A garden development, the early days...
Written by Jos   
Friday, 02 March 2007

Blue TitWay back in the early days of the year 2000, I had occasion to sit and ponder, a new dream was taking shape! Around me, as the temperatures nudged the minus 20 mark, throngs of birds cut into the winter silence, filling the branches of the frozen garden, a plot carved from snow-laden forests and heavy from a haw frost over a centimetre thick. Such bird numbers were all the more remarkable given the almost blanket exodus of species that occurs every autumn - fleeing the approaching onset of the cold, Lithuania says goodbye to all its starlings, robins, larks and thrushes, not to forget virtually all its finches and buntings, many of its titmice, a slice of its woodpeckers and even many of the corvids. In short, all those ingredients of a successful British garden scene are totally absent - all 'our' birds are sitting there on 'your' bird table!

So it was into this cold, desolate landscape that my dream had evolved - a packed out feeding station, boasting the greatest selection of winter birds in the Baltics! First stage had been to find a garden. Fortunately, a traditional part of Lithuania, a hankering back to embedded rural roots, are the 'summer gardens' - small plots of land that are lovingly fussed over for the duration of the short summer, though come the winter rarely visited. For a feeding station, they are perfect - and my chosen gave a little brick house to keep myself warm (more or less), a dozen or so old fruit trees to hang the assorted feeders (mostly imported, a touch of handicraft to create a few more) and plentiful forest all around to provide the birds (especially, I hoped, various woodpeckers).

Thus, under October skies, the project had started. With skeins of geese and waves of passerines streaming south, the first feeders went into place ...immediately birds arrived, Marsh Tits, Great Tits, a Brambling and lingering Chaffinches. Within a week, up to 100 birds were already visiting and, by late November, the tally had risen to over 400 hungry visitors a day! The garden's bread and butter, and on occasion so abundant that they seemed like leaves to the trees, were Great Tits, Blue Tits and, still fortunately common in Lithuania, Tree Sparrows. With a constant rabble of birds at the feeders, it was time to find out just how many were actually enjoying the hand-outs - easiest optiMarsh Titon was to start a ringing program, so up went the mist nets and, after many an hour in the garden, I had caught over 500 birds, most (as in gardens everywhere) being Great and Blue Tits! Common birds maybe, but interesting nonetheless - a reflection on the migratory nature of  the birds in these northern parts, over 80% of the 316 Great Tits caught that winter were males with the lion's share being adults, a pattern also shared by the 86 Blue Tits caught - most females and young head to the warmth of latitudes further south! It also appeared that Blue Tits were the more mobile of the two species during the deep winter period, for whilst the bulk of Great Tits flooded in during November, Blue Tits arrived in ever-increasing numbers as the winter progressed. Thus, whereas Great Tits outnumbered their smaller cousins by over forty to one in November, this had reduced to just three to one by the end of the winter!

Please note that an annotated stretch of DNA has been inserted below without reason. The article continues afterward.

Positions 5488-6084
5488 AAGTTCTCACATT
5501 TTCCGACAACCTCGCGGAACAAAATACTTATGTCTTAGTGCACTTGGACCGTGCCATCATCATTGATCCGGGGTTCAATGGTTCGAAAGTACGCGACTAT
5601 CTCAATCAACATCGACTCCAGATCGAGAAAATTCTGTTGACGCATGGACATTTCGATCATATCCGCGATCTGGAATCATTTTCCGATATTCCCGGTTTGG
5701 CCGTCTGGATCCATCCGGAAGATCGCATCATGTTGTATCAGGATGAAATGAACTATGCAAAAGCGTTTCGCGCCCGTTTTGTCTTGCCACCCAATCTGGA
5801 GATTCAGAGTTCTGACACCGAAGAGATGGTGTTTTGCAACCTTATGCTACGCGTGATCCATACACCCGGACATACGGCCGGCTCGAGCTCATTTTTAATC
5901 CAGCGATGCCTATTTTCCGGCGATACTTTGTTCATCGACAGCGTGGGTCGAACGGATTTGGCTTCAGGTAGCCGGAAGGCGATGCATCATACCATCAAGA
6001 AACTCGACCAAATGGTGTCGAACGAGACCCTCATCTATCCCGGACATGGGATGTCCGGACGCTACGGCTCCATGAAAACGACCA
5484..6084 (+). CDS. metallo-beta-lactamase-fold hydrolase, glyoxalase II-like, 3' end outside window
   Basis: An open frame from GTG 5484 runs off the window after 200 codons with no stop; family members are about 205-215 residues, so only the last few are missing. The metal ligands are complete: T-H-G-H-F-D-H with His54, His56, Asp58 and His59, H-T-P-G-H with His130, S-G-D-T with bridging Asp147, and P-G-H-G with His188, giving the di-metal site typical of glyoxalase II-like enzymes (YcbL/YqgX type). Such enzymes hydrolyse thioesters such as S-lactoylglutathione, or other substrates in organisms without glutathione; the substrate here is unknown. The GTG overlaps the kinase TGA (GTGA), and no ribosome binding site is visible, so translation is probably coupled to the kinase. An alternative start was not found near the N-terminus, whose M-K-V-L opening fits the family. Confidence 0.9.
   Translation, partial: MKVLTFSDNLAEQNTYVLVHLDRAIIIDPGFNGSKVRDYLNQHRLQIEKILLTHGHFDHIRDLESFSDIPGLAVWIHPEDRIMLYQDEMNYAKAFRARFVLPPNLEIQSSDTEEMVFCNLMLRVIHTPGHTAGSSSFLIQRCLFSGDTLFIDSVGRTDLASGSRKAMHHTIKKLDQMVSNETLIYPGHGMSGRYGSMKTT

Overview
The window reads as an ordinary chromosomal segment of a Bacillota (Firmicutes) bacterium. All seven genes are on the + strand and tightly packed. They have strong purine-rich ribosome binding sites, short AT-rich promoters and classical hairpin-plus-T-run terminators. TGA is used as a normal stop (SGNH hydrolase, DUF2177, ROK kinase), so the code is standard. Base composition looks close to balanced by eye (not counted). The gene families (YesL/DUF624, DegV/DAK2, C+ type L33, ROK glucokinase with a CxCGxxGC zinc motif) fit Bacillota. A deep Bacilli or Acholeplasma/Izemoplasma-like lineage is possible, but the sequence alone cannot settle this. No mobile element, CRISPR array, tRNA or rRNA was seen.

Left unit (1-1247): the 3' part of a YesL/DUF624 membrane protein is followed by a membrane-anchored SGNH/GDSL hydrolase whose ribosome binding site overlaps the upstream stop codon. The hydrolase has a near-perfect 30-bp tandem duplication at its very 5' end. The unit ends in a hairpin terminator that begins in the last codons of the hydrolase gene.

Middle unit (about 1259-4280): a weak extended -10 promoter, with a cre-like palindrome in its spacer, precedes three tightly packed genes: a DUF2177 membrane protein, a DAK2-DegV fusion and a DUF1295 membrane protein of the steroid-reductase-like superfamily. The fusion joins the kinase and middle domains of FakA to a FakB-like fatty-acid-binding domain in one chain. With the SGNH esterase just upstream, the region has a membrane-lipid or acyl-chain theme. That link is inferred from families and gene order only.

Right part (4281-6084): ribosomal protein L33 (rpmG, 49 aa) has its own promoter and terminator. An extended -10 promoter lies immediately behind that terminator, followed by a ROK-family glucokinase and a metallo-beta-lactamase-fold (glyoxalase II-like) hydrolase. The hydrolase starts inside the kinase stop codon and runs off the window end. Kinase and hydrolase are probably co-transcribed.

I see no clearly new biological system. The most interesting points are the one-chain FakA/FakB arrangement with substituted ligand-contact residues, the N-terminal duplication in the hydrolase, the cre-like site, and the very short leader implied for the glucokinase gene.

Coal TitPlenty of good birds arrived that first winter - in addition to the resident Marsh Tits, the flocks also brought in a couple of Coal Tits and, one of the garden highlights, two Crested Tits visiting daily (though, in those days, they strictly refused to use the feeders, preferring instead to forage underneath). And what more that first winter, so many years back? A lone Fieldfare had visited early on prompting a ready supply of apples to be added to the feeding station menu, a ploy rewarded by occasional further Fieldfares throughout the winter, two Blackbirds over Christmas (a scarce wintering bird here) and, the top birds of the winter, a fantastic flock of up to 60 Waxwings for five weeks from mid-November! Though Waxwings are fairly common passage birds in Lithuania, with smaller numbers in mid-winter too, it was certainly a big plus to get them in the garden!


So, back to that day pondering my new dream - temperatures at minus 20, a crisp blue sky and there I sat, admiring the flocks in front of me. A Crested Tit was flitting amongst the Tree Sparrows, the birds had been a bit jumpy due to the attention of an earlier Sparrowhawk, but then my eyes caught sight of something else - there, nonchalantly enjoying the feeders was a male Hawfinch! My dream had come to fruition ...birds by the dozen in a land and season where there are 'no' birds!

As for the woodpeckers? Well, I waited the whole winter and not even the slightest hint of interest! Despite them flying over and one even roosting in a nearby nestbox, Lithuanian woodpeckers did not seemed to be impressed by the latest in high-class avian cuisine that year!


Tree Sparrow


But that was just the start - as the years passed, Great Spotted Woodpeckers did indeed find the garden, Middle Spotted too, both regulars on the feeders. Now, many years later, the garden still goes from strength to strength, Tree Sparrow flocks have risen to 120 and more, up to twelve nestboxes are occupied each year with species from Pied Flycatcher and Common Redstart to Starling and Swift. Overhead bonuses have included White Storks and Lesser Spotted Eagles, a Greenish Warbler has sung and both Quail and Grey Partridge have dropped in. Still I marvel, still I wonder what will be next.